Surrogate birthing becomes legal in Portugal “for medical reasons”

It’s a major step. Not quite as ambitious as surrogacy laws in America – which allow VIPs and wealthy couples to leave the trials of pregnancy and childbirth to contracted third parties – but Portugal’s new law which comes into effect today spells hope for all infertile women of child-bearing age.

It allows them to hire a ‘surrogate’ “who will receive no payment” for her act, but whose medical costs will be “guaranteed by the new family”.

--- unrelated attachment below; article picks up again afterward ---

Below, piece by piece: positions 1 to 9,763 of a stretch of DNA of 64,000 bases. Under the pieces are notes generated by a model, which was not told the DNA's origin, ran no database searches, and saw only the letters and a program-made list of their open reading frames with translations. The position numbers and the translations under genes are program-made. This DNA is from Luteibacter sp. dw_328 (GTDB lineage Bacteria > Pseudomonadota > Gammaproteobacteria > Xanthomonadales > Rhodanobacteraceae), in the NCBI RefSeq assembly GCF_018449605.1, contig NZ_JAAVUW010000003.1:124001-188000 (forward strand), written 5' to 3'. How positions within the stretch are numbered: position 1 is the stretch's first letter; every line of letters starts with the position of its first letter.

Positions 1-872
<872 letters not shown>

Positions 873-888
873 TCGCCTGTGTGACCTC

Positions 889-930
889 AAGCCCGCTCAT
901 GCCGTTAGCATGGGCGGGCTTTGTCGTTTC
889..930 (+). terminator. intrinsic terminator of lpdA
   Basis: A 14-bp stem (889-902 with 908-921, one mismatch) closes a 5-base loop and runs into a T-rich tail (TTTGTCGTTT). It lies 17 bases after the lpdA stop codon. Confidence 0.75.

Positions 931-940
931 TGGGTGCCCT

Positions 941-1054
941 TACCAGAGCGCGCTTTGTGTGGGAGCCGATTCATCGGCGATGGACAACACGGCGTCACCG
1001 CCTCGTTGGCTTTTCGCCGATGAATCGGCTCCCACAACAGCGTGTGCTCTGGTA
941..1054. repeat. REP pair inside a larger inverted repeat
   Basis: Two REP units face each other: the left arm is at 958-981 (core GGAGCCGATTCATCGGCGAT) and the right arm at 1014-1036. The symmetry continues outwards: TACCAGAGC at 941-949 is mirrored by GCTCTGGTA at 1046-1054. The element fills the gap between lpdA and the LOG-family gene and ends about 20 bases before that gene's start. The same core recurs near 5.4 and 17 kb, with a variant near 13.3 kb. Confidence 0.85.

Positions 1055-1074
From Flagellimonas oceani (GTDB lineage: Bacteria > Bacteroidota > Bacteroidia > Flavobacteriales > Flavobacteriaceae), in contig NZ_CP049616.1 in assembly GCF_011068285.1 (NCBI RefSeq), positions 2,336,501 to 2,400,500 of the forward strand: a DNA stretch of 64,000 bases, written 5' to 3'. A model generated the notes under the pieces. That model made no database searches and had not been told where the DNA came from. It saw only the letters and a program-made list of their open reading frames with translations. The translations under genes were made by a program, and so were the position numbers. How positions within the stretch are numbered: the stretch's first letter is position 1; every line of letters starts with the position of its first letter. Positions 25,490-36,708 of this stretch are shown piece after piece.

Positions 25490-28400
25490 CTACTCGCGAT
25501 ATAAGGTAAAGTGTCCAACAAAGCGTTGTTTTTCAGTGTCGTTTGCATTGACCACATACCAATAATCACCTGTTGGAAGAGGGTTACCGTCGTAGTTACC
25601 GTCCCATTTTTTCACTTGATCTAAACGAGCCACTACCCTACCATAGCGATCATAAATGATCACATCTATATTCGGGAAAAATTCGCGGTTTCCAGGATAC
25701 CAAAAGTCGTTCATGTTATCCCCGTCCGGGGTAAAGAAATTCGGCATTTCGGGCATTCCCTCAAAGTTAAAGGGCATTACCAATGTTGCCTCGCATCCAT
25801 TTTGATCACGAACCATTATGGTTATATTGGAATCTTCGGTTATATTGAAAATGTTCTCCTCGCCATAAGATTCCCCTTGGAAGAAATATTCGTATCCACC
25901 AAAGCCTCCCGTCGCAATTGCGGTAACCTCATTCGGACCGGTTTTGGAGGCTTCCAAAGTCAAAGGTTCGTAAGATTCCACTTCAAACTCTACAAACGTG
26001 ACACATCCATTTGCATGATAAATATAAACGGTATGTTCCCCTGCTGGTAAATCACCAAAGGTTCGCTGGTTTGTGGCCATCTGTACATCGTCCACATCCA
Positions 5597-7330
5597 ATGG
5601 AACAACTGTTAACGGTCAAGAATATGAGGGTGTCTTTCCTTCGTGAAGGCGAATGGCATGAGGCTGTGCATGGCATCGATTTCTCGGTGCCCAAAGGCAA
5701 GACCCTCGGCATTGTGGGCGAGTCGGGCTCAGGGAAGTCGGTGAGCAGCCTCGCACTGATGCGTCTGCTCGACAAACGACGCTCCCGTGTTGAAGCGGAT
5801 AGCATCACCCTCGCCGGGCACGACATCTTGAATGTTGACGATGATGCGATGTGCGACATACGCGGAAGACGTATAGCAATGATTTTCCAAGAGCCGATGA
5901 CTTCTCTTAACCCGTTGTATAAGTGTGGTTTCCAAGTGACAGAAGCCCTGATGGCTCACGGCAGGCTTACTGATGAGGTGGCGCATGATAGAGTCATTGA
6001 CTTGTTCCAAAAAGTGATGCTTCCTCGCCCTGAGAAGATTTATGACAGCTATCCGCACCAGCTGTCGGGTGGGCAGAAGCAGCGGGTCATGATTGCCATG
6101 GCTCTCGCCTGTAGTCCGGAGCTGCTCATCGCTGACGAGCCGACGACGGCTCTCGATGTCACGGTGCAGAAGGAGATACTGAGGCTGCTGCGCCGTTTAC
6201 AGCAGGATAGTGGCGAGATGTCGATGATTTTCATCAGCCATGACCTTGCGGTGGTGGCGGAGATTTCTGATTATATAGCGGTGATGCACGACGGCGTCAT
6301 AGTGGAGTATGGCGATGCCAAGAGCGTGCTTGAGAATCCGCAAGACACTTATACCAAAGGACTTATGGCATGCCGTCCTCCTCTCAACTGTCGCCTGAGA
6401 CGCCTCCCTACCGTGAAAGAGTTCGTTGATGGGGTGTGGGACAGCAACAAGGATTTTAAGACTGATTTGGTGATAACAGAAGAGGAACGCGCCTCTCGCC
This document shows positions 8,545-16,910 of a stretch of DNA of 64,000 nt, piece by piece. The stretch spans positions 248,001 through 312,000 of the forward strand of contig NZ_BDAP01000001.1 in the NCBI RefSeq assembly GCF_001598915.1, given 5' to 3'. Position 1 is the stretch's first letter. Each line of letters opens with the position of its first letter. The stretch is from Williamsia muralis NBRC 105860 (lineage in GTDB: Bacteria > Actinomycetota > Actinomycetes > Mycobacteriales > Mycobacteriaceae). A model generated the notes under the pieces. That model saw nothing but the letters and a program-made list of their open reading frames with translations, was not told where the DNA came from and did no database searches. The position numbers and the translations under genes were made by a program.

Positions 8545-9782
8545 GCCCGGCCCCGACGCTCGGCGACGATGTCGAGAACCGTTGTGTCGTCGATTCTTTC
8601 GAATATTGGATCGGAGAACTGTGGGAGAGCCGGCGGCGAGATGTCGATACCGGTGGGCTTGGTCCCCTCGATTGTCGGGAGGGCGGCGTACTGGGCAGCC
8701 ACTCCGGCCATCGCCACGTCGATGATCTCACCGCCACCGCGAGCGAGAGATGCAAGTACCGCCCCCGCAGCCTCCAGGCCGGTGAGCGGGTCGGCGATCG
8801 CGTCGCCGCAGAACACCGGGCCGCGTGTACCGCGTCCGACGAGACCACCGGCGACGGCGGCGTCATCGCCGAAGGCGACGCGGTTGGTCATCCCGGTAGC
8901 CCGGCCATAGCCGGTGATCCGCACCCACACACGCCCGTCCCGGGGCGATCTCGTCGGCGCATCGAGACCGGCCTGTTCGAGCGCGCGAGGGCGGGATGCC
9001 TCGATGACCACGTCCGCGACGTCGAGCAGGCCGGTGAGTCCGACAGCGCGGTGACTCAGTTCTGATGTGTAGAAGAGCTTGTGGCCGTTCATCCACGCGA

Couples seeking what are nationally dubbed as “tummies for hire” will have to do so through an official ‘centre for assisted reproduction’, and undergo psychological evaluation.

They will however be free to choose the nationality of their surrogates.

The law, which has taken months to fine-tune, defines “time spent” between surrogates and the baby they carry should be kept to a minimum, unless the surrogate is a member of the child’s family.

Secretary of State for Health Fernando Araújo has said the new law is open to couples both heterosexual and Lesbian, whether married or simply living together.

It is also open to foreigners “even if they don’t normally live in Portugal”.

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